* l is the actual login name and p is the actual login password.
* r is the regex pattern to search for if the login is successful.
* f is the form number. If you have 2 forms in the login page, the 1 will be the first form.

For the script to work, you need perl and its mechanize library. Copy and paste this script into the default plugin folder – likely to be /usr/lib/nagios/plugins. Add ‘check_login’ to hosts.cfg and define it in commands.cfg (or checkcommands.cfg). Refer to the nagios doc if unsure. The script is backward compatible with netsaint.


#!/usr/bin/perl -Tw

use strict;
use Getopt::Long;
use WWW::Mechanize;
use vars qw($opt_v $opt_h $opt_u $opt_f $opt_r $opt_l $opt_L $opt_P $opt_p $PROGNAME);
use lib “/usr/lib/nagios/plugins” ;
use utils qw(%ERRORS &print_revision &support &usage);

my($PROGNAME) = $0 =~ m/([^\/]+)$/;

sub print_help ();
sub print_usage ();
delete $ENV{PATH};
delete $ENV{BASH_ENV};
delete $ENV{ENV};

Getopt::Long::Configure(‘bundling’);

GetOptions(
‘v|version’ => \$opt_v,
‘h|help’ => \$opt_h,
‘u|url=s’ => \$opt_u,
‘l|login=s’ => \$opt_l,
‘p|password=s’ => \$opt_p,
‘f|formnumber=s’ => \$opt_f,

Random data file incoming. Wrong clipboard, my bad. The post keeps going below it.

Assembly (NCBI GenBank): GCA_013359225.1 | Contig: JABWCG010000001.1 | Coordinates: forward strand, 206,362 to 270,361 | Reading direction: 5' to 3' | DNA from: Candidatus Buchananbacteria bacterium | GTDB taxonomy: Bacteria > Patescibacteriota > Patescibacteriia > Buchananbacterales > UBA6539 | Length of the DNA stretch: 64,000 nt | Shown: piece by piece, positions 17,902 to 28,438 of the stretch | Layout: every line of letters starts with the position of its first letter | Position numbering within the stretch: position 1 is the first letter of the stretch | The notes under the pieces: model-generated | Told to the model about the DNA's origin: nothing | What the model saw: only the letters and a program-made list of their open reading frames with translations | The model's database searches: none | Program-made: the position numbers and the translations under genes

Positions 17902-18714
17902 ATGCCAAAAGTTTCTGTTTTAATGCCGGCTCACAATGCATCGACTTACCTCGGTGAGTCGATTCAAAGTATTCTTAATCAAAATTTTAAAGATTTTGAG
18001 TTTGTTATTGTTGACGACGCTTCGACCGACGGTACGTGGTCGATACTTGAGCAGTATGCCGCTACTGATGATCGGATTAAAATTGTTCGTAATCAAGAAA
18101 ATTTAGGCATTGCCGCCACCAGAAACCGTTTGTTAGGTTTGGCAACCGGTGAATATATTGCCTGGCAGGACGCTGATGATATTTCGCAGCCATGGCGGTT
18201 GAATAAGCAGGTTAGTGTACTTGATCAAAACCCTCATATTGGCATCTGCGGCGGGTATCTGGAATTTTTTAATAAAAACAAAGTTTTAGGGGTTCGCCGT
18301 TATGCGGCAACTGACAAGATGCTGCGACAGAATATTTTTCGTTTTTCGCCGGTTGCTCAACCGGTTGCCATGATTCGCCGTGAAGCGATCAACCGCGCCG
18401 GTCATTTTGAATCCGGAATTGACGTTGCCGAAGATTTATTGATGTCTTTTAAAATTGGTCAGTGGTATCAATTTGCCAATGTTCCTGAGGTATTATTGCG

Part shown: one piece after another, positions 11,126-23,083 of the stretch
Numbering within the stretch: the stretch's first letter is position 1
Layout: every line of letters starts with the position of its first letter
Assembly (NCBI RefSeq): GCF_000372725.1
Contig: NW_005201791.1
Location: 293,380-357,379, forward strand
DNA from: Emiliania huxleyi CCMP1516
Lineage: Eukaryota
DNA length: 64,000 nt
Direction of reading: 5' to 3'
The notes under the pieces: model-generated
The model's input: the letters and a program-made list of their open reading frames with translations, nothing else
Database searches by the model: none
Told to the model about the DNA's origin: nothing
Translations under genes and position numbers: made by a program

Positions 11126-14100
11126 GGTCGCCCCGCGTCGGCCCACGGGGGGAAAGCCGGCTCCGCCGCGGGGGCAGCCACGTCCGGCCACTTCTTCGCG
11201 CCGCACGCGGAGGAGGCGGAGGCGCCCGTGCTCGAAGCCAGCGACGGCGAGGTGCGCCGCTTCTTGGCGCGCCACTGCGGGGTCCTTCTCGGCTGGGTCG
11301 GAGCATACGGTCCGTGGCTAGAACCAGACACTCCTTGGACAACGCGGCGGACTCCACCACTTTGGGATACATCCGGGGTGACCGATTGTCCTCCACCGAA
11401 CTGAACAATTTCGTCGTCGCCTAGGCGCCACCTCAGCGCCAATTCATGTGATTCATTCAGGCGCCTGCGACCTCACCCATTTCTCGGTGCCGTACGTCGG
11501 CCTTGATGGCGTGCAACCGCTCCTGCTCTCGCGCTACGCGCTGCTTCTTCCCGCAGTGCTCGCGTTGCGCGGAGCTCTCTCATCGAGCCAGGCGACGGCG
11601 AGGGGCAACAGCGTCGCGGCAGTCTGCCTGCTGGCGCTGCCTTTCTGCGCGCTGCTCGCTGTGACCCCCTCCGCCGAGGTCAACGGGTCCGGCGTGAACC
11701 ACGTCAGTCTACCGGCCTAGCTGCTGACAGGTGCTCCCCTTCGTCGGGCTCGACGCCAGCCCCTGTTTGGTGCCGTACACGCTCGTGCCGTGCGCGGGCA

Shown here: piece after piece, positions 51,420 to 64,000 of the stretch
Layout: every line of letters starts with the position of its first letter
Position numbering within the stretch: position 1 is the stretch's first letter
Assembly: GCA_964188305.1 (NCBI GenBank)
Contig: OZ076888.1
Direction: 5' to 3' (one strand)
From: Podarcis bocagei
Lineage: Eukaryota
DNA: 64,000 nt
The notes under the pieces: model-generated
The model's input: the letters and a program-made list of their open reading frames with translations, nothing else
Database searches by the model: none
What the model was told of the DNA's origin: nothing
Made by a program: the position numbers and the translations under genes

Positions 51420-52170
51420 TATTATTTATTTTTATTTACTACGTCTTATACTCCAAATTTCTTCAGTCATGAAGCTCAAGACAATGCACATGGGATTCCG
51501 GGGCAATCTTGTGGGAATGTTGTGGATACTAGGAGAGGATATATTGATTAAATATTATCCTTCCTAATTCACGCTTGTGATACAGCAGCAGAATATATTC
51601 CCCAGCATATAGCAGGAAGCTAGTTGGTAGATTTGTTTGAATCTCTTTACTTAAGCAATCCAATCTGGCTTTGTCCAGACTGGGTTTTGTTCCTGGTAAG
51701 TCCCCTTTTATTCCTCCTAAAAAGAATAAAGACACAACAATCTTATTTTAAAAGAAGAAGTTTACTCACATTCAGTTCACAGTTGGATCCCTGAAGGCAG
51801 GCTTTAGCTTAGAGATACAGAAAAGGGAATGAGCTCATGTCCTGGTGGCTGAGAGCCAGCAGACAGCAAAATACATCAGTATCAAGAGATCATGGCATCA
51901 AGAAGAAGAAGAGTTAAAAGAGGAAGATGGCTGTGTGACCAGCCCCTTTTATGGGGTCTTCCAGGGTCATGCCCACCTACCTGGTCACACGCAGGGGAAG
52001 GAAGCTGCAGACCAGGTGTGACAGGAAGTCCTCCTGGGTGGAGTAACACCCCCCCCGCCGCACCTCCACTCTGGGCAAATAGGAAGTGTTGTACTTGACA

‘r|logoutregex=s’ => \$opt_r,
‘L|loginfield=s’ => \$opt_L,
‘P|passwordfield=s’ => \$opt_P,
);

if ($opt_v) {
print_revision($PROGNAME,’$Revision: 1.0 $’);
exit $ERRORS{‘UNKNOWN’};
}
if ($opt_h) {
print_help(); exit $ERRORS{‘UNKNOWN’};
}

#### PREDEFINE FIELDS
$opt_L = ($opt_L ? $opt_L : “Username”);
$opt_P = ($opt_P ? $opt_P : “Password”);

#### CHECKING REQUIRED FIELDS
sub error($$)
{
my($code, $msg) = @_;
print($msg, “\n”);
exit $ERRORS{$code};
}
($opt_f) || error(‘UNKNOWN’, ‘You need to specify a form number.’);
($opt_u) || error(‘UNKNOWN’, ‘You need to specify a url.’);
($opt_l) || error(‘UNKNOWN’, ‘You need to specify a login name.’);
($opt_p) || error(‘UNKNOWN’, ‘You need to specify a passwd.’);
($opt_r) || error(‘UNKNOWN’, ‘You need to specify a logout regex.’);
my $agent = WWW::Mechanize->new();
$agent->get($opt_u);
$agent->form_number($opt_f);
$agent->field($opt_L,$opt_l);
$agent->field($opt_P,$opt_p);
$agent->click();

my $success = $agent->follow_link( url_regex => qr/$opt_r/i);
unless ($success) {
error(‘CRITICAL’, “$opt_u login failed.\n”);
}

error(‘OK’, “$opt_u login success.\n”);

sub print_usage ()
{
print <
Usage: $PROGNAME [-u URL] [-l login] [-p password] [-L loginfield] [-P=passwordfield] [-f formnumber] [-r logoutregex]

Required Arguments:
-u, –URL==STRING
URL of the site you want to login from.
-l, –login=STRING
login username.
-p, –password=STRING
login passwd.
-L, –loginfield=STRING
Name of the login field in the form.
-P, –passwordfield=STRING
Name of the passwd field in the form.
-f, –formnumber=INT
Form Number on the login page.
-r, –logoutregex=STRING
Regex URL to logout

END
}
sub print_help () {
print_revision($PROGNAME,’$Revision: 1.0 $’);
print <

Bernard Peh, November 2007

This nagios plugin simulates a remote login using perl mechanize library. It attempts to login from a url, check for a logout regex, then logout by itself.
This can be useful to make sure a website or database connection is alive.

END

print_usage();
support();
}